• Welcome to TONMO, the premier cephalopod interest community, and birthplace of #WorldOctopusDay and #CephalopodAwarenessDays. Founded in 2000, we are a large community of experts, hobbyists and enthusiasts, some of whom come together when we host our biennial conference. To join in on the fun, sign up. You can also become a Supporter for just $50/year to remove all ads and enjoy other perks. Follow us on Twitter for more cephy goodness.

HELP! octopus layed eggs!

AD2U

Blue Ring
Registered
Joined
Aug 27, 2007
Messages
32
My octo layed eggs today. What do i do? How long does it take for them to hatch, or will they hatch? What can i do? She is protecting them. There is nothing in the tank that can eat them. HELP!
 

Nancy

Titanites
Staff member
Moderator
Joined
Nov 20, 2002
Messages
5,772
There's nothing to worry about and nothing to particully do, especially if your octopus laid small eggs. You can watch them and give us an update. Usually they take 4-6 weeks to hatch. You can continue offering the mother food - she may or may not accept it, or will eat only at times.

You can't hope to raise the little small-egg hatchlings, but you could try if your octo turns out to be a species that lays large eggs. You thought she was a vulgaris, which is a small-egg species.

Unfortunately, your octopus will not live long afterwards.

Nancy
 

AD2U

Blue Ring
Registered
Joined
Aug 27, 2007
Messages
32
Nancy;101116 said:
There's nothing to worry about and nothing you really have to do, especially if your octopus laid small eggs. You can watch them and give us an update. Usually they take 4-6 weeks to hatch. You can continue offering the mother food - she may or may not accept it, or will eat only at times.

You can't hope to raise the little small-egg hatchlings, but you could try if your octo turns out to be a species that lays large eggs. You thought she was a vulgaris, which is a small-egg species.

Unfortunately, your octopus will not live long afterwards.

Nancy
They are small eggs. I loved this octo to. She's awesome. :cry: Thanks.
 

Nancy

Titanites
Staff member
Moderator
Joined
Nov 20, 2002
Messages
5,772
Yes, it's a sad time for an octopus owner - and I think most of us do get attached to our octopuses. Just take of her, make her comfortable, and keep trying to offer food. Can you see her in her den?

Nancy
 

AD2U

Blue Ring
Registered
Joined
Aug 27, 2007
Messages
32
Nancy;101126 said:
Yes, it's a sad time for an octopus owner - and I think most of us do get attached to our octopuses. Just take of her, make her comfortable, and keep trying to offer food. Can you see her in her den?

Nancy
Yes, i can see her. She has been eating, but she stays close to her egg's.
 

sindas

Blue Ring
Registered
Joined
Sep 5, 2007
Messages
39
this is why i will never breed octos...

but if you think about it, she will be joining her mate int he big tank in the sky :wink:

think of the bright side, she got to have babies, wich is every mothers dream, sometimes...and she will be seeing her mate soon. and you have new babies that will grow up to be just like there proud mommy :wink:
 

sindas

Blue Ring
Registered
Joined
Sep 5, 2007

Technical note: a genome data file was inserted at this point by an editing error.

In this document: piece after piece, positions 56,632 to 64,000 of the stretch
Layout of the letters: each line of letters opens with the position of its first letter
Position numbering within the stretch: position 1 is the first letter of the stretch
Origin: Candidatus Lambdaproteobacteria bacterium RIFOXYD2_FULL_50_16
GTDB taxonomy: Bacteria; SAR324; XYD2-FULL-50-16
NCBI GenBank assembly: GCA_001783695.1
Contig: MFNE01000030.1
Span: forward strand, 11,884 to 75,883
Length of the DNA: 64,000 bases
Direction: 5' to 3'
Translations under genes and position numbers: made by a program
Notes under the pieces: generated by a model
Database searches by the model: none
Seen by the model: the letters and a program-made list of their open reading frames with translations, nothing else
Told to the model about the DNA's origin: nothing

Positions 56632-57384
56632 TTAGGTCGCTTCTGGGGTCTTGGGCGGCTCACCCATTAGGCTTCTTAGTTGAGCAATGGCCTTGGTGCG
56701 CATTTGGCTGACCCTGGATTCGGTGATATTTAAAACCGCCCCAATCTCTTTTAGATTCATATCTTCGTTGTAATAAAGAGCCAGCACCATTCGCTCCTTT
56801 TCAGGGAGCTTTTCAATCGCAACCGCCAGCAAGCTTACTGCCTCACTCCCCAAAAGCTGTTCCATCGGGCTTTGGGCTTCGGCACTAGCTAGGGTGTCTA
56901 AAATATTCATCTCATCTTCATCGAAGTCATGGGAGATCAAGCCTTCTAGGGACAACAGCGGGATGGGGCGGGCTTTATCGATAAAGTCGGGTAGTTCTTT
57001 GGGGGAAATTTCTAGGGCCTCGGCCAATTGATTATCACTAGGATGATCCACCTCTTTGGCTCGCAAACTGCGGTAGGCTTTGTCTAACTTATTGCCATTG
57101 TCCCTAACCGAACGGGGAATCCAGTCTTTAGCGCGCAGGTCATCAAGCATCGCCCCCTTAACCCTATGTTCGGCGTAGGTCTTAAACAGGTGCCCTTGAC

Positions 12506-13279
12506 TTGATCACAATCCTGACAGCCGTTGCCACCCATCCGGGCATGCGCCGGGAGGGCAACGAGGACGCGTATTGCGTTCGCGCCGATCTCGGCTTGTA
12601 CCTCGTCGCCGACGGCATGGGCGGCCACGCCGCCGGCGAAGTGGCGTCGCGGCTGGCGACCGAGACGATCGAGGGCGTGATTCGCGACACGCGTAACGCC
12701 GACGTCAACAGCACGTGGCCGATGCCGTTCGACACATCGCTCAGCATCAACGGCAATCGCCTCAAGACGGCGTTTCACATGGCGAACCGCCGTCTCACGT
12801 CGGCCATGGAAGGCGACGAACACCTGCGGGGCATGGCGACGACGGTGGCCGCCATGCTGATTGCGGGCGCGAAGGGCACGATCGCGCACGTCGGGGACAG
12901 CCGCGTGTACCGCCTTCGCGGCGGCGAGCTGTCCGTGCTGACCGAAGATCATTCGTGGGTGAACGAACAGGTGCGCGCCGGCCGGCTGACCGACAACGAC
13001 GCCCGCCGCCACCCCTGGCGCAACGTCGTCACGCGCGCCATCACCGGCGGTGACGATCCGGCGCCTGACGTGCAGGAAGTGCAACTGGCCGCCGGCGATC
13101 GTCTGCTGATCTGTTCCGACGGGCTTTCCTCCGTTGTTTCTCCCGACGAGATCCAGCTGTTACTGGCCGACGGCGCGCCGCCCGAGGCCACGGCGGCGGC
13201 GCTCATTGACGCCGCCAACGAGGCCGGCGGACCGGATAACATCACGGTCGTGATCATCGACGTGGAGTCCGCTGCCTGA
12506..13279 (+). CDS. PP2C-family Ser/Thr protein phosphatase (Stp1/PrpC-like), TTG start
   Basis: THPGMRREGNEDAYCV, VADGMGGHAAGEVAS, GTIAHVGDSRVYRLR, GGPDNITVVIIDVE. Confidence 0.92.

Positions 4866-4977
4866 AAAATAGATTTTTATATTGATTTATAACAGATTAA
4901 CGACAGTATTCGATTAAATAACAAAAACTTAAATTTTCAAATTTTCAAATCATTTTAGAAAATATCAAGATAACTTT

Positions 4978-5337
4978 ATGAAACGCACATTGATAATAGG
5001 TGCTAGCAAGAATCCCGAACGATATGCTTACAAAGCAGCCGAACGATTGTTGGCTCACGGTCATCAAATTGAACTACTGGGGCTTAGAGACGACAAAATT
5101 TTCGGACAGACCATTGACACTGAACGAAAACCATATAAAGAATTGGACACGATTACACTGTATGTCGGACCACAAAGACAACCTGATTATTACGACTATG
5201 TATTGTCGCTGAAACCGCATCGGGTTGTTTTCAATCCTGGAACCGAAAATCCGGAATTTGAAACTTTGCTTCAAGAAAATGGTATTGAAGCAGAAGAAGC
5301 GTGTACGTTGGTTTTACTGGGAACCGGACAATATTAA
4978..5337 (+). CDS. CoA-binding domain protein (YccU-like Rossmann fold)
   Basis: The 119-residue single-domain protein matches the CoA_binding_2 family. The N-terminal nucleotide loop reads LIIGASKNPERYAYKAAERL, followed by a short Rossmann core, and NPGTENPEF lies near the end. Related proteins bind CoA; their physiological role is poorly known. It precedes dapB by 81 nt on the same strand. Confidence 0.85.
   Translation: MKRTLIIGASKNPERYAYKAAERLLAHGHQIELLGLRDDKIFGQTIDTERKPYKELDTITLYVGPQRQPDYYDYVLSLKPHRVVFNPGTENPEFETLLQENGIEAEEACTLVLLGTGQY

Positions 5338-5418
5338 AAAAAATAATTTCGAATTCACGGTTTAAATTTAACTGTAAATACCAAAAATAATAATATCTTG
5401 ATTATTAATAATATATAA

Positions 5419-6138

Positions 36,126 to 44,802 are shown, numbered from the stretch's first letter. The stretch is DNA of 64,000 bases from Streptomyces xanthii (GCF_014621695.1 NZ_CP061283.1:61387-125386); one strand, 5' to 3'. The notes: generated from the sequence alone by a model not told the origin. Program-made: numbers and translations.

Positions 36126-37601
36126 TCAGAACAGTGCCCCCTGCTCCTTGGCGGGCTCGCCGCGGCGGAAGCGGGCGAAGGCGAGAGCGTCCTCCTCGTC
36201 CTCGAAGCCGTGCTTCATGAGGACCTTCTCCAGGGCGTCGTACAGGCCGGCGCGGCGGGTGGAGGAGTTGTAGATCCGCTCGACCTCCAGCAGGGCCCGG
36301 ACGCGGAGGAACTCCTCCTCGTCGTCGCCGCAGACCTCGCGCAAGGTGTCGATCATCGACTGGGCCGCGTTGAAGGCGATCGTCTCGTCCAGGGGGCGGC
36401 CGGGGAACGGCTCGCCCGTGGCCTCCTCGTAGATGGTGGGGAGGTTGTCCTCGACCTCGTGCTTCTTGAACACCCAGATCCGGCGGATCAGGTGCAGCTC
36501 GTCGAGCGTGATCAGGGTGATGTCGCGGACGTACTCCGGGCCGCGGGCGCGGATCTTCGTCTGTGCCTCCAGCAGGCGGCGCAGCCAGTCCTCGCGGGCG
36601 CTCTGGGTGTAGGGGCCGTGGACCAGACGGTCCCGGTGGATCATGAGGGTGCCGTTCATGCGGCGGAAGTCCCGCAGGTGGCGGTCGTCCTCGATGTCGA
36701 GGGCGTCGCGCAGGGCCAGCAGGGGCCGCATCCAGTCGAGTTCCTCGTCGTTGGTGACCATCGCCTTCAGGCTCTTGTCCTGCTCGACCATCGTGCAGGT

Messages
39
wait a minute...

i just read that near the end of there lives they can lay eggs. but unless your octo has been wiht a male before, it may be infertile eggs.

and, some octos will lay there eggs near the end of there life, so your octo may of already been near the end anyway.

and good news, some octos can live, if there lucky, a few weeks after the babies hatch.

of course i just read that in an article on here in 5 minutes when you guys have been doing this wya longer. but thats just what iread.
 

gjbarord

Sepia elegans
Staff member
Moderator
Joined
Feb 1, 2007
Messages
903
An octopus' life all leads up to reproduction (most animals do), and the subsequent end. It is the circle of life, if I may borrow an over used term. It may seem 'sad' but that is nature in all its glory. Life. Death. An octopus lays her eggs when she has the greatest fitness level and the highest energy levels, in order to properly tend the eggs for months at a time without eating.

Consider your self lucky that you are able to witness this event. This is nature at its finest, albeit in captivity, so enjoy every part of it (even the tough parts).

It is really no different than lampreys, pacific salmon, or certain marsupial mice. All evolved along a semelparous lines. Just great examples of adaptivity and diversity.

Greg:twocents:
 

DWhatley

Kraken
Staff member
Moderator
Joined
Sep 4, 2006
Messages
20,973
AD,
Can you see the eggs well enough to gauge size (use a comparative, pin head, rice grain, snow pea ...) Also, can you count the number of eggs (100, 500, 1000). These are good clues as to whether or not you have a chance at raising some of the young. Generally speaking, the larger the egg and the fewer the number, the greater the chances of success. If they are fertile, and you can see them, you should start to see changes and little eyes develop (regardless of size or number). If you have a camera, photograph the eggs at least once a week and enlarge the pictures on the computer (then post them for the rest of us to enjoy).
 

Latest Posts

Forum statistics

Threads
20,944
Messages
207,038
Members
8,497
Latest member
annainbrooklyn

Monty Awards

TONMOCON IV (2011): Terri
TONMOCON V (2013): Jean
TONMOCON VI (2015): Taollan
TONMOCON VII (2018): ekocak


Top